In the course of our conversation, Zoe agreed with my assertion that sexual reproduction and time, are the only known mechanisms to explain how natural selection might extend beyond known biological barriers to form a new species, clade, or whatever current term you prefer.

Allegedly only by descent over time, we separated from the apes.

Going back farther, we separated from bears, lions, and tigers.

Still farther back in time, we are supposedly related to crabs, whales, and sharks.

Finally, if you go back far enough, we find ourselves very distant cousins (through descent via sexual reproduction, remember?) to bananas, oak trees, and algae.

In other words, we are all pond scum.

Am I the only person on the planet having a hard time believing this speculation?

There seems to be a number of problems with this philosophy.

First, there are known biological limitations regarding the offspring that result from mating.

Animals tend to breed with members of their species.

Mating with another species almost always produces sterile hybrids like mules, wholphins and zedonks.

Otherwise, we would be able to naturally observe the emergence of zedonk, wholphin, or mule species.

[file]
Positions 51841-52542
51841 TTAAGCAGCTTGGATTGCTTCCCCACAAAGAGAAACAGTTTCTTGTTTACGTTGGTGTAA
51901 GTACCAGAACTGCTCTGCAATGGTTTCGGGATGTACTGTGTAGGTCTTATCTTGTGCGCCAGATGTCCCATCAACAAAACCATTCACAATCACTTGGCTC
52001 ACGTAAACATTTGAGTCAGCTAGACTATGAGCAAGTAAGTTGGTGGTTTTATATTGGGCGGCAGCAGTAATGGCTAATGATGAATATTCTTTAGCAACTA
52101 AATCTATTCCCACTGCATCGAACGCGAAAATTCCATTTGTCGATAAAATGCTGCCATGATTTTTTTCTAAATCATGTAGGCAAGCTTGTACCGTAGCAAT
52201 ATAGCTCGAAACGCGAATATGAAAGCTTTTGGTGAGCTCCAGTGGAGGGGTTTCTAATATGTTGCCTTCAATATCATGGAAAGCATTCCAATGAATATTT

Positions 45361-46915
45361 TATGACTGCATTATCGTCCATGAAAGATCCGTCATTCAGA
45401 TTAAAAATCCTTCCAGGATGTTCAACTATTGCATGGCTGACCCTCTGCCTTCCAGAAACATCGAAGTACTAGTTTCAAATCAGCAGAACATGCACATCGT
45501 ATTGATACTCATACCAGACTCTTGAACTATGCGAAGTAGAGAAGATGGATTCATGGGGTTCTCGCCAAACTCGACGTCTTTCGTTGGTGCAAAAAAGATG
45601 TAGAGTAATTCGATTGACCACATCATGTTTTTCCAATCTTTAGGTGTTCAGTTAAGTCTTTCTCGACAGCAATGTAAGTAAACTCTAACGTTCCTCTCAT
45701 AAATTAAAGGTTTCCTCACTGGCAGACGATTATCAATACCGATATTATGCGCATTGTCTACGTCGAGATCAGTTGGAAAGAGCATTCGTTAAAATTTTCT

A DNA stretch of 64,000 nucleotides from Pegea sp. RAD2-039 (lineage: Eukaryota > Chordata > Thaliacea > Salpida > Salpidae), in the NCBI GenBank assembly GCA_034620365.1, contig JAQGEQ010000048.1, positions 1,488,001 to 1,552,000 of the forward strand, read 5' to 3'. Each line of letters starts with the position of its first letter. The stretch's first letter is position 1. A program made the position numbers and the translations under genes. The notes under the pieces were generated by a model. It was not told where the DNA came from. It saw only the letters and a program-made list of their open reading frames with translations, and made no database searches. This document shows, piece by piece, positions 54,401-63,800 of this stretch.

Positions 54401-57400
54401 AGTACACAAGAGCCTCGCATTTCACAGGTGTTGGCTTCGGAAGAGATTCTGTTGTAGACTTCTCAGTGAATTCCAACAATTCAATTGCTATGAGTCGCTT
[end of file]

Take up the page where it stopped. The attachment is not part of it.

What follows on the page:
But we do not.

Therefore, the organization of a new species must be accomplished by gene flow, isolation, fitness and other factors within members of the same existing species.

Over lots of time, of course.

Unquestionably, these factors easily explain variations within a species – like polar bears, grizzly bears, and their fertile “hybrid” first cousins, the polizzly bear.

Or the Larus gulls. Or Darwin’s finches.

Only by claiming polar bear and grizzly bear are different species can one claim observable speciation has occurred.

However, descent by natural selection does not explain the existence of both Larus gulls and Darwin’s finches from some common ancestry.

You can claim that gulls and finches are closely related by DNA, but you cannot say with any certainty that we know for sure how that relationship developed solely via the means of natural selection and sexual reproduction.